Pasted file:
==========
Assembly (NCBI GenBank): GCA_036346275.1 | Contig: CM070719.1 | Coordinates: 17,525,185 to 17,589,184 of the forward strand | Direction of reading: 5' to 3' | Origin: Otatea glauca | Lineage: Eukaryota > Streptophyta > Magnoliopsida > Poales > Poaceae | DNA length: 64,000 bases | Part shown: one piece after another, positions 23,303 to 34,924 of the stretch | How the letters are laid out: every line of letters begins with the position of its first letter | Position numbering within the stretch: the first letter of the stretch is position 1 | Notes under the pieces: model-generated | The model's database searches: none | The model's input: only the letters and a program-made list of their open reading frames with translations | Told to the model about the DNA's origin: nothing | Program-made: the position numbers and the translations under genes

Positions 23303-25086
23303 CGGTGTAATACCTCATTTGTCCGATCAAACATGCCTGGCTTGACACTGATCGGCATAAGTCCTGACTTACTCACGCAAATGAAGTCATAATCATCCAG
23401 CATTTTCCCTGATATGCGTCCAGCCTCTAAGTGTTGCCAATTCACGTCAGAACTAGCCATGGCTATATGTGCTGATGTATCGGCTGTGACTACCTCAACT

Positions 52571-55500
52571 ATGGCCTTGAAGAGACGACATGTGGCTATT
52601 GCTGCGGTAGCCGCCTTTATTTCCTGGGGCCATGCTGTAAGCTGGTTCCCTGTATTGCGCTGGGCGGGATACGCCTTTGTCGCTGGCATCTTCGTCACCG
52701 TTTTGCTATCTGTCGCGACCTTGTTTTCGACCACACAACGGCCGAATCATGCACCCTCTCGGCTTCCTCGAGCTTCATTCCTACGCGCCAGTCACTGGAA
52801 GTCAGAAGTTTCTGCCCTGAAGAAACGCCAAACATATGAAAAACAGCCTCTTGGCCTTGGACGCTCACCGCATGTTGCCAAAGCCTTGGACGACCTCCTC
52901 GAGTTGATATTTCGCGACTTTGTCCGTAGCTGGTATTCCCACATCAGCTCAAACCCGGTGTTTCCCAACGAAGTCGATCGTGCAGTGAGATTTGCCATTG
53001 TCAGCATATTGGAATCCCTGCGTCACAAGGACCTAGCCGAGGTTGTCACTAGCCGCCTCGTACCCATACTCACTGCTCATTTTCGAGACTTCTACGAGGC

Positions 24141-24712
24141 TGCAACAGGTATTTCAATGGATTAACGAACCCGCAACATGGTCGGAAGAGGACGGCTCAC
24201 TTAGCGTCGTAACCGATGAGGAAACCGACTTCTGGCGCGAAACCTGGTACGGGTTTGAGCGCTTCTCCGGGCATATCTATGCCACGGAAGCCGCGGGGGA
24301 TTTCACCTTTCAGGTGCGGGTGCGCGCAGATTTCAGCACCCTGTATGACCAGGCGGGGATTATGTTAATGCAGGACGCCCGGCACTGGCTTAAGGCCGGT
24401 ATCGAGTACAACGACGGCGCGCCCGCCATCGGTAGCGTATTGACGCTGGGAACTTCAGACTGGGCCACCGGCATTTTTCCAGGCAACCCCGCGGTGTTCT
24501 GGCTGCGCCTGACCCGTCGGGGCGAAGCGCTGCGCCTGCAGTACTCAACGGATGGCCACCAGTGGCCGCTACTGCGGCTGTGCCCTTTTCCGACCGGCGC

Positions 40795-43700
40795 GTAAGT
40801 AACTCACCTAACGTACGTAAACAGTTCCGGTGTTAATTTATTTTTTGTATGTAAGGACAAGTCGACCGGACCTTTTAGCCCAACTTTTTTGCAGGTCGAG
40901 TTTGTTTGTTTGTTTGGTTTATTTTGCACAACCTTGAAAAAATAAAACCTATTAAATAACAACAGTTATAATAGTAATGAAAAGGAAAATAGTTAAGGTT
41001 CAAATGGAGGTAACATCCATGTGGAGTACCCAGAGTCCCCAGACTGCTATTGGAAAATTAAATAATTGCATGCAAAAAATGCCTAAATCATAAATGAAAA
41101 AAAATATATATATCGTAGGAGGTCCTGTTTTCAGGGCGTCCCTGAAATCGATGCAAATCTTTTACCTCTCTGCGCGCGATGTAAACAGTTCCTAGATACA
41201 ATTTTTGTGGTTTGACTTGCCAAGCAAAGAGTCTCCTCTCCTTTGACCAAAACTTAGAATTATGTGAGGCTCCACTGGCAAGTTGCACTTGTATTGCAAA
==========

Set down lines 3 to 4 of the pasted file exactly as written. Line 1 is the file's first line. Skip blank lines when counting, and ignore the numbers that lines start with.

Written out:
23303 CGGTGTAATACCTCATTTGTCCGATCAAACATGCCTGGCTTGACACTGATCGGCATAAGTCCTGACTTACTCACGCAAATGAAGTCATAATCATCCAG
23401 CATTTTCCCTGATATGCGTCCAGCCTCTAAGTGTTGCCAATTCACGTCAGAACTAGCCATGGCTATATGTGCTGATGTATCGGCTGTGACTACCTCAACT